by: DAVID F. ASHTON - Woodstock Wine & Delis Gregg Fujino, an award-winning barbecue cook himself, shows off some of the ribs and chicken to be sampled by participants of the judging class there, on March 9th. Woodstock Wine & Deli is usually closed on Sundays. So, people walking along Woodstock Boulevard were curious about the savory scent of smoking meats that was wafting from its parking lot all day on March 9th.

“I think this is the sixth year that we’ve hosted both the cooking and judging classes presented by the Pacific Northwest Barbecue Association (PNWBA),” smiled store owner, and master barbecue cook, Gregg Fujino.

The nonprofit PNWBA is an organization dedicated to the promotion and enjoyment of barbecue in the Northwest, Fujino explained. “The PNWBA is all about education – by way of cooking classes, judging classes, and competition barbecue cooking events.”

Barbecuing was something that they did for their customers as an appreciation event in the summertime, Fujino said. “Then it blossomed out into barbecue cooking competitions.”

Starting early March 9th – they’d set up canopies to shield the attendees from the morning rain – he, and other award-winning barbecue chefs, were showing five new barbecue cooks the secrets of cooking brisket, pork butt, and chicken.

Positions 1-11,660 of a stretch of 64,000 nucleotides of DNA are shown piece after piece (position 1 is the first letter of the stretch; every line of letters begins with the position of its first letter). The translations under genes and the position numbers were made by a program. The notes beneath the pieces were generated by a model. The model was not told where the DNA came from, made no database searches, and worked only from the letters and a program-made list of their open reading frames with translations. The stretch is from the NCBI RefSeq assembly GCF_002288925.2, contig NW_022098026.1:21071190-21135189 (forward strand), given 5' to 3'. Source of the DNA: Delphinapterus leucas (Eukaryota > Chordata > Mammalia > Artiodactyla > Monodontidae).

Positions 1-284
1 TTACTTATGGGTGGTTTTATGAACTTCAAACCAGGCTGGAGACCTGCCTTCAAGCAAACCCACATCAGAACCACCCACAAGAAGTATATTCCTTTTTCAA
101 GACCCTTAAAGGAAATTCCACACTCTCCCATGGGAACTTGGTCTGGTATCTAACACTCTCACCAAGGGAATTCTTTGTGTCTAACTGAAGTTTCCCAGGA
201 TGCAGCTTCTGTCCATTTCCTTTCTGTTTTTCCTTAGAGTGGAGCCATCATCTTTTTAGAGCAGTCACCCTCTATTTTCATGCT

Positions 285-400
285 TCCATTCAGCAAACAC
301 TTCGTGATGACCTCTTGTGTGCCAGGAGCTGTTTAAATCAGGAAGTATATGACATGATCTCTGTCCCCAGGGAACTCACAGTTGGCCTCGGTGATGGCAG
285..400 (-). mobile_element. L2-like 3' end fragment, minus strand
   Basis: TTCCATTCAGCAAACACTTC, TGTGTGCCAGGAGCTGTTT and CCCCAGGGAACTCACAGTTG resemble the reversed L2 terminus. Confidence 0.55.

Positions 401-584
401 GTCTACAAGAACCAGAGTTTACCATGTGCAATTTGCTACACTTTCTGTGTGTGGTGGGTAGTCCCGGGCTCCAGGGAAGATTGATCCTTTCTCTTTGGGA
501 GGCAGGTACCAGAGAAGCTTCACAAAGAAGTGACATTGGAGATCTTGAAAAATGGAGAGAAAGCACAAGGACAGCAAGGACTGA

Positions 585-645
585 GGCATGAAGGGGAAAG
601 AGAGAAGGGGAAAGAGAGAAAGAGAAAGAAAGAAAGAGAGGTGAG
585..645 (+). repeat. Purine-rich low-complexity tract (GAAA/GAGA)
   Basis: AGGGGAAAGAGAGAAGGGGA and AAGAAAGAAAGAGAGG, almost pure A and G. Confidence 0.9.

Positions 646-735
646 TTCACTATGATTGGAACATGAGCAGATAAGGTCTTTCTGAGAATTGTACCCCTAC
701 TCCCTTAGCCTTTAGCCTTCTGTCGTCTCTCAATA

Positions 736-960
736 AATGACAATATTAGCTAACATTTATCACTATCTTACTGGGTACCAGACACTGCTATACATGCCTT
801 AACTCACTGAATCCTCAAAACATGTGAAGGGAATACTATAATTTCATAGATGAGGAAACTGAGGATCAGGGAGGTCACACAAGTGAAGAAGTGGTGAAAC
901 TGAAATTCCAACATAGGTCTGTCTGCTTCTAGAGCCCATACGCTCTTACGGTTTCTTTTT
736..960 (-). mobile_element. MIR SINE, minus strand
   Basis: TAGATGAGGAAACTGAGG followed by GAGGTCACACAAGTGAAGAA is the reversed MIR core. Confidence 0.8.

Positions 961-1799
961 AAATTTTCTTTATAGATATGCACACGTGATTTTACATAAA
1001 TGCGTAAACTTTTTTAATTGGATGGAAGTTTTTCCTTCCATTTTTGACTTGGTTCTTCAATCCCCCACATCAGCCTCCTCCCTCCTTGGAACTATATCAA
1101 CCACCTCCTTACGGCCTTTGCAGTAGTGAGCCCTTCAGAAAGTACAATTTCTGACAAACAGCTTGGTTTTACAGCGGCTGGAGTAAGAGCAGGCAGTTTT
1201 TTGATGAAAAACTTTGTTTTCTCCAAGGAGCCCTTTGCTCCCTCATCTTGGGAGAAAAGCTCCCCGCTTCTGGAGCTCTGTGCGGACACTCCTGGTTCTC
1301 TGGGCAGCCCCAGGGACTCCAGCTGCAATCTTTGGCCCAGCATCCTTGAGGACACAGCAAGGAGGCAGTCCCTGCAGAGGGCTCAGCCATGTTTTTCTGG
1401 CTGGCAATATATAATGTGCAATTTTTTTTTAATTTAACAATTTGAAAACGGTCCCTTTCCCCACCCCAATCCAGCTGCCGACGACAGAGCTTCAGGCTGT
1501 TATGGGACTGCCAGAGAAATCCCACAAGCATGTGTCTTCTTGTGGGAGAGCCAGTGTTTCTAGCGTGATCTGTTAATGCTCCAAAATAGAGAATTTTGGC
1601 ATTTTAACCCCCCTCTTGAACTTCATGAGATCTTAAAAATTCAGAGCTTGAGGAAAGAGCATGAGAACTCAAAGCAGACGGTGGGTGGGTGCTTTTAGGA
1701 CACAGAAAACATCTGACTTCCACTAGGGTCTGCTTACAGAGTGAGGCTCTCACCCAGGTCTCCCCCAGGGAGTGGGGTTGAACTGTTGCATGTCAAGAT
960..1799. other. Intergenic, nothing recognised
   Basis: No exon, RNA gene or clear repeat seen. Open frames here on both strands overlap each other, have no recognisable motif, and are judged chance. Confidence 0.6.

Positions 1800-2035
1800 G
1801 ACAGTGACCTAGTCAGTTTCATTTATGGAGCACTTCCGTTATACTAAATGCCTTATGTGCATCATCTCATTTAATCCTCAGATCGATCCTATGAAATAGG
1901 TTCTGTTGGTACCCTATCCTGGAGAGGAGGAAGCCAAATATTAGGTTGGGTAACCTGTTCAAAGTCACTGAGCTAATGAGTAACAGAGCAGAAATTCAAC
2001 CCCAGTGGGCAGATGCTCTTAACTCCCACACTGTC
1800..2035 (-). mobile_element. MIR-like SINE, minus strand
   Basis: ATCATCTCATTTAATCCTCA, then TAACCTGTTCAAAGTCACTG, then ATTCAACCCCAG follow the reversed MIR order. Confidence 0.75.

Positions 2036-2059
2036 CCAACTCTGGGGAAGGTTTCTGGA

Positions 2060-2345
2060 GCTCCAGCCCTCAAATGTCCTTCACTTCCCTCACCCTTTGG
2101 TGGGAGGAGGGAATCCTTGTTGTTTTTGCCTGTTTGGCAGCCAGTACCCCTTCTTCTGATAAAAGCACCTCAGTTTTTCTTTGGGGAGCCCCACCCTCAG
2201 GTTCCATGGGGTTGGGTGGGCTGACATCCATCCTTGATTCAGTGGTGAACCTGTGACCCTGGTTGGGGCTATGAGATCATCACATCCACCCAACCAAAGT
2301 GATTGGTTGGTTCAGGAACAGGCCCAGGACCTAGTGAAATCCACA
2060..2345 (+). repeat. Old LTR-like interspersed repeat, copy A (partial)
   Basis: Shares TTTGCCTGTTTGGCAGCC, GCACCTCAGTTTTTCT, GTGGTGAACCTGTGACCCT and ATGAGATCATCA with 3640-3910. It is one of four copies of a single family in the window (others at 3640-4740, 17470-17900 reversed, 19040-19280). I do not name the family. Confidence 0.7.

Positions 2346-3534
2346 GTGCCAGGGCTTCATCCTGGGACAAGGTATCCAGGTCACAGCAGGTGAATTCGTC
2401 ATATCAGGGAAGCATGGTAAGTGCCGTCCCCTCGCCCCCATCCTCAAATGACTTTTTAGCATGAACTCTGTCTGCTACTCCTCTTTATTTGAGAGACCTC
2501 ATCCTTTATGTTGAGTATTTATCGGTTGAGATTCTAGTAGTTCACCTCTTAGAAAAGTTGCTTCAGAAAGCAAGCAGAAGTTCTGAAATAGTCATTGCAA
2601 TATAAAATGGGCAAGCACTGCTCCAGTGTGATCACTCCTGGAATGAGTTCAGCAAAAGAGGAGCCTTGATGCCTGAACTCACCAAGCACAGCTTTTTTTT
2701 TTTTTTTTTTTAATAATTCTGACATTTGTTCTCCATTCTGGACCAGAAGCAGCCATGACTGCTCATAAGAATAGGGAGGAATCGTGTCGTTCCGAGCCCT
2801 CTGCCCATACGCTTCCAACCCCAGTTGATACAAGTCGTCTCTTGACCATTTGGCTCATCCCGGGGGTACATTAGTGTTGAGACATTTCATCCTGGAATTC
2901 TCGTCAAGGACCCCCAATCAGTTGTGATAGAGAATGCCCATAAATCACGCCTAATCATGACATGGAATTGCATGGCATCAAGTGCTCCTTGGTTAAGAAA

“We really enjoy seeing the new cooks get their feet wet,” Fujino remarked, in a droll reference to the weather.

Some of this year’s instructors had been students at the class a couple of years ago, he said. “Now, they are winning our regular competitions – sometimes beating me! It’s great to see the students that have come here be successful; it’s really rewarding.”

Inside his deli, the dining area was turned into a classroom for the day, with 30 students lined up behind tables in neat rows taking notes, while Master PNWBA Judge Stacia Norris instructed them on the finer points of judging barbecue.

Certified barbecue judges don’t just take a bite and give a thumbs-up or thumbs down, they learned during the day-long class. There’s much more to it than that. Students learned how to judge an “entry” – from how the box is packed, to the meat’s appearance, aroma, and of course, also its taste. Using a numerical scale, the judges learned how to properly score each of the categories.

But, it wasn’t all lecture and classroom learning that day; the budding judges got to taste the barbecue prepared by the master chefs and new barbecue cooks. There was plenty of barbecue to go around.

Learn more about what makes great barbecue from Fujino next time you stop into his business. Or, visit the PNWBA website:

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